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Distributing Union Leaflets at Shopping Mall

February 19, 2008
Related Topics: Labor Relations
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Union members of Graphic Communications International Union Local 432-M stood outside of a Robinsons-May department store in the Fashion Valley shopping mall, where they handed out leaflets stating that Robinsons-May placed advertisements with their employer, The San Diego Union-Tribune, with whom they were involved in a labor dispute. The mall’s owners told the union members that there were trespassing and they did not have a permit. Fashion Valley rules permit "expressive activity" only if a permit is obtained in advance and the party agrees not to interfere with the business of mall tenants, specifically precluding boycotts. As a result, the union moved to nearby public property.

    The union filed an unfair labor practice charge with the National Labor Relations Board alleging that the mall owners interfered with their National Labor Relations Act rights by refusing to allow leafleting. The NLRB administrative law judge agreed, and found that enforcement of the mall’s anti-boycotting rule violated the National Labor Relations Act.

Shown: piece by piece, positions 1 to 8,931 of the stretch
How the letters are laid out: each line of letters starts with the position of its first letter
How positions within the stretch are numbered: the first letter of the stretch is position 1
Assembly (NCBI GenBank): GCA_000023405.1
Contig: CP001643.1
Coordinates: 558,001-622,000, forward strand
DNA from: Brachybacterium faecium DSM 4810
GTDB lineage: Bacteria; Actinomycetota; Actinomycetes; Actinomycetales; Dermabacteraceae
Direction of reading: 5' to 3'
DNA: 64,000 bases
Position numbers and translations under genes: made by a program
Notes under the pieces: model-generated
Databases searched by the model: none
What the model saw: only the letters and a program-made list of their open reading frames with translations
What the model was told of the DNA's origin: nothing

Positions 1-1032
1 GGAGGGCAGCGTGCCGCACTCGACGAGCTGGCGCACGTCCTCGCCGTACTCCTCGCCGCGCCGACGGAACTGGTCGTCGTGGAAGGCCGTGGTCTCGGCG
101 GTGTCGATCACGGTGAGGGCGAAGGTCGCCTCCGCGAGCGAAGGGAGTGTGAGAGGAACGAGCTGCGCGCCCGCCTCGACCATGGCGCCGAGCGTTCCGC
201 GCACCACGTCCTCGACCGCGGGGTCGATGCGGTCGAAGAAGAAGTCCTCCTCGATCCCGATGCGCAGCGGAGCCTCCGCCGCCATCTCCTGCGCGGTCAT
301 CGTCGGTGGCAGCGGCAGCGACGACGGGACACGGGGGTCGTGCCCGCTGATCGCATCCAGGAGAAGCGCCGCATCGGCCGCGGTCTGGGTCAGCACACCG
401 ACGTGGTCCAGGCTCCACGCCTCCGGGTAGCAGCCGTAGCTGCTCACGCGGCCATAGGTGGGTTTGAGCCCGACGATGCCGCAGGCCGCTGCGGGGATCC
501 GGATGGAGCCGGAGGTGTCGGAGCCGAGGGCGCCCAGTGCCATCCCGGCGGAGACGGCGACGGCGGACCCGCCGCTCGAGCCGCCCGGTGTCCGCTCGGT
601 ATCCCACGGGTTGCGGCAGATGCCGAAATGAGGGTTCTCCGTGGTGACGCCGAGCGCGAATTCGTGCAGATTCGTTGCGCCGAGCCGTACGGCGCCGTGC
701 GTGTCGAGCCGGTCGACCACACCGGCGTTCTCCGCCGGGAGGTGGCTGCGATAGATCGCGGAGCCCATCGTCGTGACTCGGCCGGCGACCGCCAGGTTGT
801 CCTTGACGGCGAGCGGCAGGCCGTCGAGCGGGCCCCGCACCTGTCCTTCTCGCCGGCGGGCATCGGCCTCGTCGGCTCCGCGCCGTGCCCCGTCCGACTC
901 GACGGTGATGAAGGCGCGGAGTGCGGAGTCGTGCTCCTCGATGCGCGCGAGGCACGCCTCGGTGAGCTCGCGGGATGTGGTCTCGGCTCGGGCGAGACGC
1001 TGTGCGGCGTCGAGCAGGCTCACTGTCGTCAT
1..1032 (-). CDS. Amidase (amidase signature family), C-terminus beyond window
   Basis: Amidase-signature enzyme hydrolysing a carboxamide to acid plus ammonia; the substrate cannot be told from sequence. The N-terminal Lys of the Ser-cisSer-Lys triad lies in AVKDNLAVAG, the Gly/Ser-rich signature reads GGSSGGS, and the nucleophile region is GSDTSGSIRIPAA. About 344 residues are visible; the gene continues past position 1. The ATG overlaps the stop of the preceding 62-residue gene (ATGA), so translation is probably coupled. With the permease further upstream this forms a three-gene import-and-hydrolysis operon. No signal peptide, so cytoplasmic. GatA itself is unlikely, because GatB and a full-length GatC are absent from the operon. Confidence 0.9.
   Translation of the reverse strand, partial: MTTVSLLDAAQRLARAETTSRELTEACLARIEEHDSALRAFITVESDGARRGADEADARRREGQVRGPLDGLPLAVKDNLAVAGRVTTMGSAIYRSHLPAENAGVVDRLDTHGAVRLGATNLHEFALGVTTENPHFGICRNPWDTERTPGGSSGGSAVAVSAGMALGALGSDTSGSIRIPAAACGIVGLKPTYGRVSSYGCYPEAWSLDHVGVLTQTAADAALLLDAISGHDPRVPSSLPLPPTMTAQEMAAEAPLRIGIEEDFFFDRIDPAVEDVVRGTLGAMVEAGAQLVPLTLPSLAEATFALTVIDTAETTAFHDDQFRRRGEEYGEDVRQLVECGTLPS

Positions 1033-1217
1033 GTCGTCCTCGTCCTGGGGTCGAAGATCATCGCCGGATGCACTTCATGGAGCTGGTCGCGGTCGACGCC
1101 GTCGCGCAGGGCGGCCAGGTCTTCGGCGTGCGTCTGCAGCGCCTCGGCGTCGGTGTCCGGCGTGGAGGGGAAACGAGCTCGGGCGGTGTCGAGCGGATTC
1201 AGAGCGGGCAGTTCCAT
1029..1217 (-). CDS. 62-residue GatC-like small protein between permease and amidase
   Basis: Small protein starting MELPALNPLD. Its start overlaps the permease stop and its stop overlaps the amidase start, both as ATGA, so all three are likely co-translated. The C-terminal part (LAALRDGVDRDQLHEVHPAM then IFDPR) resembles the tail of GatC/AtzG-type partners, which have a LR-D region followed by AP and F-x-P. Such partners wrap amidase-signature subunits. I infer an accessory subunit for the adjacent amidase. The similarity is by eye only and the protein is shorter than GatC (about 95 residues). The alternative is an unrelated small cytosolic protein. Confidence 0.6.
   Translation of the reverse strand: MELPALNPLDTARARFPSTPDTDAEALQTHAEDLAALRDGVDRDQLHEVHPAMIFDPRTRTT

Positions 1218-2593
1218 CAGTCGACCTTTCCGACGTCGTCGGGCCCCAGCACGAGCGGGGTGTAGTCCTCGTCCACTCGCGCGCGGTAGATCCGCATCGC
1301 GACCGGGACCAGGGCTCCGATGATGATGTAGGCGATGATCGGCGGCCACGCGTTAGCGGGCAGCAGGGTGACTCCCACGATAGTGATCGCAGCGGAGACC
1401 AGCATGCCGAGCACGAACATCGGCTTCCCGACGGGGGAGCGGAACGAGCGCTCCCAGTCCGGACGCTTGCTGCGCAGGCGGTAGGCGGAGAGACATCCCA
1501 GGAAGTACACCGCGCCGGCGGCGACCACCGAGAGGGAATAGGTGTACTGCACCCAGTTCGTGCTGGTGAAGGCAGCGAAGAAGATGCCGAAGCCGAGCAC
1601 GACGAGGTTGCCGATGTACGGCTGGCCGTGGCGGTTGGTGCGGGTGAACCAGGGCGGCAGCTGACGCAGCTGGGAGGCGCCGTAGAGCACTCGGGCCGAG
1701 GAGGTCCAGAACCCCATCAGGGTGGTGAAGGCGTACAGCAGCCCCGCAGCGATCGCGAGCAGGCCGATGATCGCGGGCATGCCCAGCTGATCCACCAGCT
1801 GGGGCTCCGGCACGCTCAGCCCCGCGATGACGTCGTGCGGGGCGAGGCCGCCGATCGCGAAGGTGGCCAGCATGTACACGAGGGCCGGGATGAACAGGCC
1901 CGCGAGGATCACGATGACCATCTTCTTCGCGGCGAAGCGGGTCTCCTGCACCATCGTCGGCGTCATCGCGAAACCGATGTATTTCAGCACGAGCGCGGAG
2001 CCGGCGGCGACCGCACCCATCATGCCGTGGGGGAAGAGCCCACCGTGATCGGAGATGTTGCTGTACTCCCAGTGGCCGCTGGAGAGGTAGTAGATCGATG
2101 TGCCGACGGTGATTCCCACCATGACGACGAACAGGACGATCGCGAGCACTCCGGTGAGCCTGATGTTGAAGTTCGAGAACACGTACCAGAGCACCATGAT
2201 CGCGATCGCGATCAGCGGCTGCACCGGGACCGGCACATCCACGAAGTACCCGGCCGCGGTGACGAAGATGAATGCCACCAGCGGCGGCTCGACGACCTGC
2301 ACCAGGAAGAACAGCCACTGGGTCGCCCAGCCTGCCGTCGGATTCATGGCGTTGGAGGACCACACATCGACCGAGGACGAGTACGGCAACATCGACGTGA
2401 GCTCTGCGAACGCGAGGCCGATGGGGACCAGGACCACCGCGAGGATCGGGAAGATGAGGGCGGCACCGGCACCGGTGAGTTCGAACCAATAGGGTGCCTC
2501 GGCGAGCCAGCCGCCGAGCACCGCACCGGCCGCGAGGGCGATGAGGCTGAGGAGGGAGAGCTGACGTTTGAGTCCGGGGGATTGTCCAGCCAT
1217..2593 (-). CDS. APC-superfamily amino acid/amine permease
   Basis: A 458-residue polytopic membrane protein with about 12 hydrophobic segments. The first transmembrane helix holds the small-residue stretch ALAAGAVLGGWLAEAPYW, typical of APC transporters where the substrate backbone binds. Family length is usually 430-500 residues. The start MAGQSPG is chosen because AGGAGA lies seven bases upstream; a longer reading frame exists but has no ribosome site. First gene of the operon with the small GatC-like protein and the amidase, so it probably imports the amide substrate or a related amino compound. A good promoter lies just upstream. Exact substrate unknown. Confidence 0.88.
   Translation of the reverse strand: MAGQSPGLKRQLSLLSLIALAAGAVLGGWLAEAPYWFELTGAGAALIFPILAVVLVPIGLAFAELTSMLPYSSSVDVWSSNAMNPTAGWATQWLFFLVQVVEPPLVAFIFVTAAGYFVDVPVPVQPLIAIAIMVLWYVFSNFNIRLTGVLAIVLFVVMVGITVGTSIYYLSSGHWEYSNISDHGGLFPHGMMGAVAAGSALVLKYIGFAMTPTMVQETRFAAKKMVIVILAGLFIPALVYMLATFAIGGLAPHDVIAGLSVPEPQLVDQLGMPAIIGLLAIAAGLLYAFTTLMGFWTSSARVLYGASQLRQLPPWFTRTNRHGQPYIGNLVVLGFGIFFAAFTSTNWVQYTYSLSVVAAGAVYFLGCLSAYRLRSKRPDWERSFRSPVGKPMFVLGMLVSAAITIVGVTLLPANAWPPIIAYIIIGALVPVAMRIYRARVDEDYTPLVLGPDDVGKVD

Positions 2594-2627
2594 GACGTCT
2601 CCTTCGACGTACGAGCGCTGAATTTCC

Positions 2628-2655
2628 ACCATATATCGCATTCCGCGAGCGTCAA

Fashion Valley sought appellate review with the D.C. Circuit. The federal appellate court stated that California law was unclear and certified the question to the state Supreme Court.

    The California court held that the state’s constitution provides greater protection on freedom of speech than the First Amendment and extends to private property. The court acknowledged the mall’s ability to impose "reasonable regulations of the time, place and manner of such free expression to assure that these activities do not interfere with the normal business operations of the mall, but they may not prohibit certain types of speech based on its content." The mall’s rule was content-based because it precluded speech urging a boycott while allowing speech that did not. Fashion Valley Mall LLC v. NLRB, Cal., No. S144753 (12/24/2007).

    Impact: In California, owners may not prohibit speech on their private property that has been opened up to the general public based solely on its content. Employers should carefully consider applicable state laws when they attempt to limit or restrict union activities.
 

Workforce Management, February 4, 2008, p. 6 -- Subscribe Now!

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